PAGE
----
The parts of a fiddle

The parts of a fiddle

If you need to ask someone to fix your fiddle, or want to ask about how to look after it, it can be useful to know what the different parts are called. Here’s a quick guide:

A fiddle, showing the main parts labelled
©Ros Gasson

Working down from the top of the diagram:

The scroll

This is the decorative tip of the neck of the fiddle. Scrolls are generally carved in a spiral shape, but occasionally fiddles have carved heads at the scroll end.

The pegbox

The pegbox is the hollowed out area below the scroll. Each side of the pegbox has 2 holes where the pegs fit.

The pegs

Fiddle scroll and neck, showing the strings wound round the pegs
Photo ©Ros Gasson

There are 4 pegs on a fiddle. The shaft of each peg has a slight taper on it, so that the further the peg is pushed into the hole the tighter the fit. Each peg has a small hole through the shaft, where the end of the fiddle string is threaded through to hold the string in place. The pegs are used to tune the strings. Find out more about tuning your fiddle.

The nut

The nut is the raised area at the end of the fingerboard, which holds the strings just clear of the fingerboard where they pass out from the pegbox. There are 4 small notches in the nut, which hold each of the strings in the right place.

The neck

The neck of the fiddle stretches the fiddle strings out to the correct length. The fingerboard is glued on to the neck, providing a hard-wearing surface for stopping the strings when playing.

The body

The body of the fiddle acts as a soundbox, amplifying the sound created by the vibration of the strings.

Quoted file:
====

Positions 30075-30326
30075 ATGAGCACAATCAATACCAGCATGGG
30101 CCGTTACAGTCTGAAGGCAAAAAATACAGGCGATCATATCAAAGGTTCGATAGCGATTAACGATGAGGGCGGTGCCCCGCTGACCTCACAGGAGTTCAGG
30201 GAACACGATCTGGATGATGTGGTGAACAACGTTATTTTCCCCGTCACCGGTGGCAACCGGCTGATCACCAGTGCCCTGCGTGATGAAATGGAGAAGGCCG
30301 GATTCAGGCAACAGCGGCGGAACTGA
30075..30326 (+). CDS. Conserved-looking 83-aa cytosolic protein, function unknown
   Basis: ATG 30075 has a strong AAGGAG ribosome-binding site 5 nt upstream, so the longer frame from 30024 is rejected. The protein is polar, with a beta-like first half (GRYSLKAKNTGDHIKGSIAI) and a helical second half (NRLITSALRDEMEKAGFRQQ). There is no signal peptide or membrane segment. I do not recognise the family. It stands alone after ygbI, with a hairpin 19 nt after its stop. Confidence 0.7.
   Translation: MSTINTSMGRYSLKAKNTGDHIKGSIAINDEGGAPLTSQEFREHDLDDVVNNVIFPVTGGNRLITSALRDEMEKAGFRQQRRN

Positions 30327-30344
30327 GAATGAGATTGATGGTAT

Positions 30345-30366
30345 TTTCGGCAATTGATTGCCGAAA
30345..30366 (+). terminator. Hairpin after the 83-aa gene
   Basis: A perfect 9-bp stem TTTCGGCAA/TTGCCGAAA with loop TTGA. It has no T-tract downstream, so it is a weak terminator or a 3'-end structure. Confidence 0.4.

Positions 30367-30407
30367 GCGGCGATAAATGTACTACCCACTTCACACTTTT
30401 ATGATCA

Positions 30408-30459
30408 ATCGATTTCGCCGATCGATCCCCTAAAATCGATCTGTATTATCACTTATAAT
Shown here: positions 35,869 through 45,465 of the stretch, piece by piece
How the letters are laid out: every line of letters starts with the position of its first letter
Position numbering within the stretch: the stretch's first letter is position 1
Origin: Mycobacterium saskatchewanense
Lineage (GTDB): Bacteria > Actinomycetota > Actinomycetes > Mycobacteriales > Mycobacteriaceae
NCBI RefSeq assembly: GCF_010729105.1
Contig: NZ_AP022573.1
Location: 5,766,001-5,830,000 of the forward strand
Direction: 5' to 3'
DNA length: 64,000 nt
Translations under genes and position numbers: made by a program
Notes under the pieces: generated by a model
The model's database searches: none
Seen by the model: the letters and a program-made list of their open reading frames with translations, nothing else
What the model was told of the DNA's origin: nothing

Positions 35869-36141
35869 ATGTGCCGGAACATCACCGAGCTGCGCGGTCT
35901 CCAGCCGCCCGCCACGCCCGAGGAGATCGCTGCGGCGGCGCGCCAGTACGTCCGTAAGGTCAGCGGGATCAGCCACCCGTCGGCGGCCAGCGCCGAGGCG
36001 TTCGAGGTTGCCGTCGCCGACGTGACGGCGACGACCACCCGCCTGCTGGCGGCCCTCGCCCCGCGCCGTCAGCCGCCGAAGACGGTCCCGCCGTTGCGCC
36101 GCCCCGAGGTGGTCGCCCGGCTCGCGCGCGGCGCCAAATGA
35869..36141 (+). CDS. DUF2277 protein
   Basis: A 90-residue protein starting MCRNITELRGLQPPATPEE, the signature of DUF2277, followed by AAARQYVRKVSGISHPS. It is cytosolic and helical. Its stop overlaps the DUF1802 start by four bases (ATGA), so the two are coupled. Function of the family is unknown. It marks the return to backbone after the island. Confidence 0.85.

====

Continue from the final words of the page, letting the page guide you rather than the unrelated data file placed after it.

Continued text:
The strings

A fiddle, showing the bridge and strings
Photo ©Ros Gasson

If you look down the body of the fiddle when you’re ready to play it, this is how it appears. There are 4 strings. These are generally tuned to G (the lowest note, and the thickest string), on the left hand side, then D, then A, and then E (the highest note, and the thinnest string), on the right. The E string should have a small plastic sleeve on it where it sits on the bridge. If there is no sleeve, the string is under so much tension that it acts like a cheese wire, and will cut down into the bridge.

The fingerboard

The fingerboard is a short length of hard wood that is glued in place on the neck of the fiddle. It’s generally made from ebony.

The f holes

The two f holes (also sometimes called sound holes)  are two holes in the front of the body of the fiddle which help the sound of the fiddle project more effectively from the instrument.

The bridge

The bridge holds the strings clear of the fingerboard. There are 4 small notches in the bridge, which hold each of the strings in place. The bridge should be lined up with the small notches on the inner side of the f holes. The bridge should also be positioned vertically on the fiddle – regular tuning fo the fiddle can gradually pull the bridge over, so it’s worth checking your bridge is still vertical from time to time.

The fine adjusters

Fine adjusters, used for tuning a fiddle
Photo ©Ros Gasson

If your fiddle has fine adjusters, they are used to accurately tune the string to the correct pitch. Some fiddles only have a fine adjuster on the e string.

The tailpiece

The tailpiece connects the strings to the base of the fiddle, and holds them taught.

The chin rest

The chin rest is separate to the fiddle, and is kept in place by an ingenious screwing mechanism. Chin rests come in a variety of designs, and may sit to the side of the tailpiece, or directly over the top of it.


Of course the fiddle is only half of the instrument. Find out about the parts of the fiddle bow